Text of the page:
Volunteers: Volunteers can be absolutely invaluable in running an event regardless of how your organization is structured. I consider volunteers to be different from organizers. Organizers are the ultimate decision makers - they craft the vision and direction for events and groups and they handle the ongoing work that is needed to make things happen; volunteers help out with specific tasks, such as setup and cleanup, sitting at the door taking money, distributing posters, sweeping the floor, etc. I strongly encourage every dance or music organization to develop a group of volunteers to help out with these sorts of tasks. An event can feel like it runs itself with enough volunteers handling specific jobs. Volunteers feel a sense of ownership of the event. Involving young people or new people as volunteers is a good way to get them invested in the community and vet them for eventual involvement as organizers. If your event is searching for ways to get more young people involved, consider recruiting a few younger people who already attend and making them publicity volunteers in charge of getting more people their age to come to the event. At the events I organize volunteers are usually compensated with free or reduced admission. This is a great way to allow people with low or fixed incomes to attend regularly.
Organizational politics: It is important for all the organizers to be more or less on the same page (or at least to speak with one voice) about the identity of the event or series. A lot of dance and music organizations and committees struggle with conflicting ideas about the goals for the events they organize. That's sort of the nature of collaboration and group decision making, but it is important not to allow the politics within your committee to seep out into the broader community. As a performer it can be very frustrating to get mixed messages from an organizing committee. A sense of organizational conflict can be a deterrent to participation in your community, especially to newcomers. Do what you need to do to work things out within your committee, and then do your best to convey a sense of joy and excitement to your audience.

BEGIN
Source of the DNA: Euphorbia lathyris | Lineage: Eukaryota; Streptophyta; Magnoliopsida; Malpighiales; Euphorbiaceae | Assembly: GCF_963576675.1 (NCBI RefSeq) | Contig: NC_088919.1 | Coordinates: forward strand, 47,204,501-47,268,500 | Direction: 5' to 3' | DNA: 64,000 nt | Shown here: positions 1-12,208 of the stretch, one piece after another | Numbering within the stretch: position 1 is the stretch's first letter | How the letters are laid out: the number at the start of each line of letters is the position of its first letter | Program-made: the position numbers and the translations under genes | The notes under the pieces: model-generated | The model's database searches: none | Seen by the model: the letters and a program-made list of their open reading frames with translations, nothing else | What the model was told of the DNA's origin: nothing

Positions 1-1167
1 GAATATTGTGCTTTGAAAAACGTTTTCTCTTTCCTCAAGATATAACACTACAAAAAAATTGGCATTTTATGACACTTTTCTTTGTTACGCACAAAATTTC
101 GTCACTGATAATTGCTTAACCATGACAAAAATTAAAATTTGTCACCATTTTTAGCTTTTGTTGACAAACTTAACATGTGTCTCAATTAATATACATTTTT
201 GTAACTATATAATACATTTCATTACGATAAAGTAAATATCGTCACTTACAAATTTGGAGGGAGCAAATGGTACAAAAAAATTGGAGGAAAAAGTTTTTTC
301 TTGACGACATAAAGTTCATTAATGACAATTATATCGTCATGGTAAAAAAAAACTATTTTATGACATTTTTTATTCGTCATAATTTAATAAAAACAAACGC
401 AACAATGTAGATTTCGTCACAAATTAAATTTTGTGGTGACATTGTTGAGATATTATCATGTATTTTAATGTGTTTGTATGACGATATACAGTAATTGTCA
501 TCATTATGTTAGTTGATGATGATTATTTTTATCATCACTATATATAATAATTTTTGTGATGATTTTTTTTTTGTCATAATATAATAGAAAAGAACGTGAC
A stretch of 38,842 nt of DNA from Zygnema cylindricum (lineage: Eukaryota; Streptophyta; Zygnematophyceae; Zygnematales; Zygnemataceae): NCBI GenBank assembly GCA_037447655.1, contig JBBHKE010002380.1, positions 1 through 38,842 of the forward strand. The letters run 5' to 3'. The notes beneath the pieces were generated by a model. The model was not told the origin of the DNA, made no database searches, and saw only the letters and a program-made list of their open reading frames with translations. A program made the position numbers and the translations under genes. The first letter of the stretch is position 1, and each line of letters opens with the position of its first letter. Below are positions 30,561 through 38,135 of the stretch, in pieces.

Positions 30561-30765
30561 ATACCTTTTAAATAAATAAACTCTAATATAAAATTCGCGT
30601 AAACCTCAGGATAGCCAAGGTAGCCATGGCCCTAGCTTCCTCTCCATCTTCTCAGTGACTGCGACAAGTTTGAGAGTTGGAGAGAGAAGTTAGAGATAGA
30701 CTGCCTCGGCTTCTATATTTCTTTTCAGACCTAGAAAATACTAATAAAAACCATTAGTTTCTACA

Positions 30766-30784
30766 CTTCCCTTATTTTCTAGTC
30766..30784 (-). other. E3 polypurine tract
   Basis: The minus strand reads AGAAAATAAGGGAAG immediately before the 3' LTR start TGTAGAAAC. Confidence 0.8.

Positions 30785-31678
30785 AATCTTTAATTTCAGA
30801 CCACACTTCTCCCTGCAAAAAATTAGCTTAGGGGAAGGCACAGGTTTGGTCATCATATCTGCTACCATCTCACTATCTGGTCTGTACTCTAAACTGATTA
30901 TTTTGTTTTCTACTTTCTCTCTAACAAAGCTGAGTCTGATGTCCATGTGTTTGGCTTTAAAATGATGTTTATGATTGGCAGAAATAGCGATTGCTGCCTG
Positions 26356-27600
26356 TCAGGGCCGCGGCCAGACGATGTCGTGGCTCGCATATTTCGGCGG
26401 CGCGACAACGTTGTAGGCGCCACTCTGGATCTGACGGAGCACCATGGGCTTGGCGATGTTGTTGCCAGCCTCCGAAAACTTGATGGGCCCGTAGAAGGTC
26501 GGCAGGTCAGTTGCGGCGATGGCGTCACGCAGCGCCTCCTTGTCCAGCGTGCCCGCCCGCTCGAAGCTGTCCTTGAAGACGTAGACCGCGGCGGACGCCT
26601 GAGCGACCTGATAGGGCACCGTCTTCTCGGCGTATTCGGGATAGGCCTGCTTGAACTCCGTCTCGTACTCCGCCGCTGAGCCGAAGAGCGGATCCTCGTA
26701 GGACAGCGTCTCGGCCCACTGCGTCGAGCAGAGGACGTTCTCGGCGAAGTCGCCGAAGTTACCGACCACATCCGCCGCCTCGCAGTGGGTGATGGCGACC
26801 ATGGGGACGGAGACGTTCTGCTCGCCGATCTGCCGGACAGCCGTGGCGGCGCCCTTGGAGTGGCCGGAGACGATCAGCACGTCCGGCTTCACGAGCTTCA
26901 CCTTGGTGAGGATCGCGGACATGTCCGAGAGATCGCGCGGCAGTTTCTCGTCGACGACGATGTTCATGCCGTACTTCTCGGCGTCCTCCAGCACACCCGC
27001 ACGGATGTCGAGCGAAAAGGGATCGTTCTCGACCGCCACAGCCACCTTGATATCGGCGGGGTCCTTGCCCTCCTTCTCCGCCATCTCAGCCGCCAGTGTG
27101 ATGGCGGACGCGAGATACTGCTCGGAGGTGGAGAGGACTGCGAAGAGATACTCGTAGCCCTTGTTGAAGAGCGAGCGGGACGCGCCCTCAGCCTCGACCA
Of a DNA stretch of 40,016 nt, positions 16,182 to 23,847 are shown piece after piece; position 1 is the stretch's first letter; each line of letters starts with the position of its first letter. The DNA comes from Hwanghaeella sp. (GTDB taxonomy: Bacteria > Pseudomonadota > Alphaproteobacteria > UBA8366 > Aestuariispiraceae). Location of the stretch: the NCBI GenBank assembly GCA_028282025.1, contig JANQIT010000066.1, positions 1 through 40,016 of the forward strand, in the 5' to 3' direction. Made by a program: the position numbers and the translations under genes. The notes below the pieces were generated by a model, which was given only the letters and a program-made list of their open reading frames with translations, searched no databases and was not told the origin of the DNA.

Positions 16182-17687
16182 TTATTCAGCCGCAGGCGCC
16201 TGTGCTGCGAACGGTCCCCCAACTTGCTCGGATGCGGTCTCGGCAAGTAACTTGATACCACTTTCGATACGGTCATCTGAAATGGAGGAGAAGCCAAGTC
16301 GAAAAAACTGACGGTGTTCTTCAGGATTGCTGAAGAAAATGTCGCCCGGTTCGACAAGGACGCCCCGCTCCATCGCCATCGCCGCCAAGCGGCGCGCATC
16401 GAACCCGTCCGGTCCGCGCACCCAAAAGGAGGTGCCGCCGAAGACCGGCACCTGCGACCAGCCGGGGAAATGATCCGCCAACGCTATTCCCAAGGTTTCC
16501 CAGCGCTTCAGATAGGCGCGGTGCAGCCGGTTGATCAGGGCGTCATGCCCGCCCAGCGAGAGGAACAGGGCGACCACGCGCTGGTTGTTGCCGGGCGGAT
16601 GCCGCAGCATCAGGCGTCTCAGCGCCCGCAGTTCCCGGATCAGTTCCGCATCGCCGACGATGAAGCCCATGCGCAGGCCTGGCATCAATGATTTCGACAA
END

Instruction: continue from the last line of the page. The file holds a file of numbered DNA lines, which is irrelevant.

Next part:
Vision: It is important for organizers to have a vision for their event and put that vision into practice by informing performers, attendees and the general public about their goals. A detailed discussion of creating a vision for your group can be found here.
CDSS Affiliate Status: Whatever your group structure, you can become an affiliate organization of CDSS. Affiliate membership in CDSS connects you with groups and individuals all over the continent who sponsor and participate in similar events, and offers a number of other benefits. CDSS also offers insurance for groups for individual or recurring events. For more info see the CDSS Become a Group Affiliate page.
Non-profit organization: Many groups become non-profit entities (a state level designation) or tax-exempt entities (a federal designation) for financial reasons. To learn more about these two designations, contact CDSS, visit your state government web site, or the IRS web site. In most cases you will need to have some legal status for your group (such as non-profit designation) in order to have a bank account for the organization.
Running a dance or music event or group can involve a bit of budgeting and keeping track of money.
If you are running a smaller event or group, an event that is free to the public, one where performers are offering their services for free, or where you can find a space to use for free, you may not need to worry about money at all. Fantastic! If you are charging for the event, paying rent, and/or paying performers, you'll need to do some simple budgeting, accounting and record keeping. Here is a bit of information about types of expenses to plan for and potential sources of income to help cover expenses.
- Rent: rents for halls vary widely by region, urban vs. rural area, the type of building, how supportive the owners are of the event, the length of the rental, the size of the event, etc. In rural New England rents vary from free or by donation for small community buildings or Granges rented to members, to the $100-200 range for medium sized halls, to $300-$400 for large halls and extra-picky landlords. Urban rents are often higher.